There are many obvious reasons why the Trump administration’s draft executive order that would impose a rigid classical style of architecture on all new federal buildings is a bad idea.
For starters, this “war on architectural diversity” is a move reminiscent of the authoritarian regimes in North Korea and former Soviet Union. It is also the height of hypocrisy coming from a political party that pathologically rails against “big government”. Classical architecture has it’s place (and it isn’t Omaha or El Paso), but it shouldn’t be the only criteria by which all federal buildings be judged. Design inspiration and expertise should come from local communities, architects and urban designers, not bureaucrats in Washington.
But perhaps the most depressing reason for why this proposal is a bad idea is that it will be approved by the one person who arguably has the worst aesthetic sensibilities. Anywhere. Ever. One need only look at Trump’s grotesque properties, gaudy corporate products, and tasteless campaign merchandise to know that he is perhaps the last person on Earth who should be imposing design guidelines. (Calling Trump’s style “dictator chic” is an insult to dictators.)
Architecture and urban design aren’t luxuries. The built environment is a representation of a culture’s values and aspirations. It shapes the human psyche, both as individuals and as a society. As the American author Joseph Campbell said, “If you want to know what a given society believes in, look at what its largest buildings are devoted to.” I would also add “– and how they were designed.” Good design matters.
Ecologically-speaking, there’s nothing inherently “bad” about deserts or arid environments. Although they have lower levels of biodiversity compared to a rainforest, they’re still as natural and resilient an ecosystem – and just as worthy of appreciation.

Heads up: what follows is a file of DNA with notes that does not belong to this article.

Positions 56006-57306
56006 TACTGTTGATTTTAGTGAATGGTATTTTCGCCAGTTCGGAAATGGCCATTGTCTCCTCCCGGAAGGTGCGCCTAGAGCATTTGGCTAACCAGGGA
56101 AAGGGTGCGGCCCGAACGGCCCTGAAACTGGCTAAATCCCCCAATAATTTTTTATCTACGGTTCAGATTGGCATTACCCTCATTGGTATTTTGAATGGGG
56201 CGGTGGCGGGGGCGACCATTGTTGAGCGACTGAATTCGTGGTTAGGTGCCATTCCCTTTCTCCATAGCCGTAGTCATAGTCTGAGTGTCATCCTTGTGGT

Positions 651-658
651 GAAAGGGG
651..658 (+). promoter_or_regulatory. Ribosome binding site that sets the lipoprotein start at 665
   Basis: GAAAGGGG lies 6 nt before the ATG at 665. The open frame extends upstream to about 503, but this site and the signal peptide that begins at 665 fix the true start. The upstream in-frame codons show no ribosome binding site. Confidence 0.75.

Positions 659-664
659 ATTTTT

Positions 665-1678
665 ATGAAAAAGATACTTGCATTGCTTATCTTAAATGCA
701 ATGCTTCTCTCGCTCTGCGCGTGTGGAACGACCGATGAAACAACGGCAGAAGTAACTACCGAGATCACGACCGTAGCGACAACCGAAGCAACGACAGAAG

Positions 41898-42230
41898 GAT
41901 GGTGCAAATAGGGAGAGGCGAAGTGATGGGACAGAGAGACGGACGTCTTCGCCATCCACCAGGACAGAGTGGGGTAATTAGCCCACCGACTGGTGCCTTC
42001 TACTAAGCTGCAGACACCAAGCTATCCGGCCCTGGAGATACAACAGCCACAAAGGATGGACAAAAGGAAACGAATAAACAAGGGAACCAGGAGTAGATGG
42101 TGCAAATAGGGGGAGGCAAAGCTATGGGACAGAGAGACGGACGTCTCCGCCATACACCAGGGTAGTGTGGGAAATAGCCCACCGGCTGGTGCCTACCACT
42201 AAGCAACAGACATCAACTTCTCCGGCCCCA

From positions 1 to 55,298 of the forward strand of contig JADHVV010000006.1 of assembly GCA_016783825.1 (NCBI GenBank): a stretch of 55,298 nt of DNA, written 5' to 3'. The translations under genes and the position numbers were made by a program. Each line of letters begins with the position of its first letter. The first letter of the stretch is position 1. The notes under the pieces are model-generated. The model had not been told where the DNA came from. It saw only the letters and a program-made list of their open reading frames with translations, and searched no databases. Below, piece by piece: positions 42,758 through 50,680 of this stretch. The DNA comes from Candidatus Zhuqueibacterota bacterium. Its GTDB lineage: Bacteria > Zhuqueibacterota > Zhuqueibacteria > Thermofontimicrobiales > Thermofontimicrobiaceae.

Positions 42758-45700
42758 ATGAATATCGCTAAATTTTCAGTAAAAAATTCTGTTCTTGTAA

While trees do provide obvious environmental and health benefits, not all cities need to have a lush forest in order to be “green”. There are many other ways of bringing the benefits of natural systems into our buildings and cities, and that includes in arid environments. There is no one-size-fits-all approach to urban sustainability.
The story of two rival bagel makers in Montreal who have joined forces to oppose the demands of “anti-bagel radicals” — those local residents and policymakers who want to ban their wood-burning ovens because of the environmental risks they pose — sounds like something straight out of an episode of “Curb Your Enthusiasm” or “Seinfeld.” But it’s no laughing matter.
While wood-burning ovens help make Montreal bagels the best in the world (sorry, New York), the scientific consensus is demonstrably clear: Wood smoke, whether from an industrial oven or a home fireplace, is a major health hazard and contributor to urban air pollution.
Because of this unhappy truth, I now know what it must feel like for religious people to be told that their cherished beliefs collide with reality. The alternative — in this case, making Montreal bagels in non-wood-burning ovens — is sacrilege.
“I have rivers but no water; forests but no trees; cities but no buildings. What am I?”
It took a few seconds to realize that the question being asked of me was actually a riddle.
I was in Hong Kong, dining at a cha chaan teng. Literally translated as “tea restaurant,” these humble, retro diners have been serving no-nonsense comfort food since the 1950s. To the uninitiated or unprepared, eating at a cha chaan teng can be a jarring experience. You are made to share an impossibly small table with complete strangers. Servers can be a bit too brisk, too impersonal. Upon entering, one immediately feels the pressure to quickly sit, order, eat, pay and leave. Servers have no time to engage customers in idle chit-chat, let alone issue existential challenges. The fact that this server was bending these unwritten rules to ask me a riddle — so calmly and so nicely — was a surprise.